I'm sure this topic has been beaten to death, but I think it's a really important one that hits at the heart of what causes tons of lurking anxiety and depression in ABDL people. I know for me I've always felt a feeling of defectiveness or differentness about me that has permeated into my personality and sense of well-being. If you feel that there is something so shameful about you that you can't tell anyone about, it'll eat at you and impact your life and relationships, even in seemingly unrelated ways. For most of my 20's I didn't have a girlfriend because I feared what that intimacy would bring out of the shadows, so to speak.
After years of keeping this to myself, I decided to share it with my long-distance girlfriend of 1.5 years. I did it via facebook message, partly because I was at work and partly (maybe mostly) because I was terrified. She was surprised and didn't know how to process the information at first, but she was incredibly supportive and felt that the kink/interest wasn't exactly even all that strange, even if she wasn't into it herself. She reflected back to me that this wasn't something I chose and that she felt sorry that I carried this around with me as a secret, and hoped that telling her released some of my burden (which it did!).
I know how helpful reading other's advice has been on this board, so I wanted to share a couple thoughts/approaches that were key for me in this process. I understand that this is unsolicited advice, and please know that I understand everyone's situation and fetish/lifestyle interests are totally different. I also acknowledge that because I would identify as largely, if not exclusively DL, this may not resonate with every single person. Feel free to offer your thoughts, concerns or corrections to this approach. My hope is that the conversation will be helpful to someone now or down the line.
Again, these are just some approaches that were helpful to me. Some I intuited and others I gained from reading other helpful folks on this and other boards. So, in no particular order, here are some things to think about when introducing your diaper fetish to your partner.
1. If possible, try to contextualize the fetish using language your partner is familiar with or by relating the heart of the kink to something they can wrap their minds around. For me, relating the diaper to a type of lingerie was both honest and easier for her to grasp. It also didn't exclude her from being a subject of my fantasy, which is important to convey if it's possible and honest. She should know that it's not just that diapers get me off, it's that I would be turned on to see HER in a diaper (I understand this may not be the case for everyone, so you may need to be honest depending on your sexual or lifestyle interests). YES… I get turned on by simply wearing a diaper independent of her, but I didn't lead with this information. Control your temptation to dump too much information on your partner. You don't need to reveal the more "extreme" aspects of your kink right away. Let them ask questions.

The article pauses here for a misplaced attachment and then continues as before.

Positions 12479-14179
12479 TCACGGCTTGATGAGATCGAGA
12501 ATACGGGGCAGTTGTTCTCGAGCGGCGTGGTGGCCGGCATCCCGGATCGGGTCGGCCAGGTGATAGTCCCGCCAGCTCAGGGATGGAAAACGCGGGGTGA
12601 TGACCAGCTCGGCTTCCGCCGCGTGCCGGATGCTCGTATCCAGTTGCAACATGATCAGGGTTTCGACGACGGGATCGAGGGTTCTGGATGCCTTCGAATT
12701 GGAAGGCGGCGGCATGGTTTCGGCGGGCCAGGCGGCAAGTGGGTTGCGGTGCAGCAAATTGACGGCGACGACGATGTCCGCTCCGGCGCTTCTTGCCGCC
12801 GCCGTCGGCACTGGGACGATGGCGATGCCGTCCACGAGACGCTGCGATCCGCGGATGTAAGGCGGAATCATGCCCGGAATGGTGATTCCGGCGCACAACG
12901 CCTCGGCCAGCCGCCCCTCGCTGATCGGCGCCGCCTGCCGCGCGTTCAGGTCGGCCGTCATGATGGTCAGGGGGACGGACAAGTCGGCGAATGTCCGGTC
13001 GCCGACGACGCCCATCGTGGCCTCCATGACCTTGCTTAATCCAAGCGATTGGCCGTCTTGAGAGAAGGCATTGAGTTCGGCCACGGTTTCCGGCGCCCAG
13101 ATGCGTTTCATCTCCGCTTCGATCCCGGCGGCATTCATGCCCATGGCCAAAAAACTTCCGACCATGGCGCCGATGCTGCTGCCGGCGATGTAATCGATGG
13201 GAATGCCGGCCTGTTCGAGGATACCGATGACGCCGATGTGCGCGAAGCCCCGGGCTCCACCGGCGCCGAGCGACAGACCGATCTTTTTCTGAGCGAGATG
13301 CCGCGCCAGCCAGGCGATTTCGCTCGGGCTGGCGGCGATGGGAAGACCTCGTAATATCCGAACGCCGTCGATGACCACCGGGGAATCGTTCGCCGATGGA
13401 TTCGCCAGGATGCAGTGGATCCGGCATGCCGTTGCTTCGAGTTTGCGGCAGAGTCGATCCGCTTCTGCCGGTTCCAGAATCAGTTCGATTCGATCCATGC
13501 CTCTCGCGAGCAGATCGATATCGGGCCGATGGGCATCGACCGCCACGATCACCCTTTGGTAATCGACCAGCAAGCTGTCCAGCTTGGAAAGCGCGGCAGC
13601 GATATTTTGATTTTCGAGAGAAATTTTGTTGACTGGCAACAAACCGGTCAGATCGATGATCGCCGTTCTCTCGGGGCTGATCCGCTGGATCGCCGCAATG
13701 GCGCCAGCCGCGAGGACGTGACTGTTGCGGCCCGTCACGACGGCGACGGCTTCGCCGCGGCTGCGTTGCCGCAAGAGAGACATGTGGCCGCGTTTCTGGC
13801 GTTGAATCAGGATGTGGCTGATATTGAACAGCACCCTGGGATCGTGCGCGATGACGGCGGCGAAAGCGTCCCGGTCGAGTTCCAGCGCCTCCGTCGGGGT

2. Even if having a partner participate in your fetish with you is an eventual MUST, don't enter the conversation asking anything of your partner except empathy and understanding. I emphasized to my girlfriend straight away that my goal for sharing this information with her was to create greater intimacy between us, NOT to convince her in any way to participate in my fetish. It's tempting, but don't push your partner at all to participate. You can make jokes or bring up the topic playfully over some time, but don't ask them to participate unless they clearly open the door themselves. Let it sit and absorb. The time to decide if their non-participation is a deal breaker is somewhere down the road (maybe a couple weeks to a couple months), but not right away in my opinion.
Trust that if you have the right partner, they will be highly motivated to make sure you are sexually fulfilled, even if that means trying things they are not necessarily into or compromising, if either is possible. However, asking for participation right away is probably asking for too much. Even for a relatively open person, they're still trying to absorb and normalize what you've just told them. They're probably not ready to begin imagining themselves in participation mode. Once they absorb this and normalize it over some time, it becomes less foreign, less weird to them and less scary. Once they reach that point (and this could take weeks or months), THEN I think it's valid to begin feeling them out for participation if that is important to you. However, ideally, don't be in a rush, and be ready to compromise your ideal outcome. It'll be best if it's their idea with no pressure from you.
3. Don't be selfish. If you want someone to be accepting of your kinks, be open and accepting of their kinks or desires as well. Invest just as much time (or more) into your partner sexually that you would hope they'd invest in you.
This strategy not only feels like an honest approach, but has been effective for me so far in laying the foundation for her understanding, and maybe, hopefully, her participation… but on her terms.
For those worried about sharing this information, maybe assess how much shame you carry as a result of hiding it. I can't promise that everyone will be as accepting as my girlfriend, but the potential reward much outweighs the downside of living with anxiety and shame. It feels good to come out and feel accepted. It does wonders for your self-esteem. Also from what I can tell anecdotally from reading tons of threads, a greater number of partners react to this information somewhere on the positive scale rather than on the negative scale. You aren't abnormal. There isn't a normal. You are perfect just the way you are.
Hope this was helpful.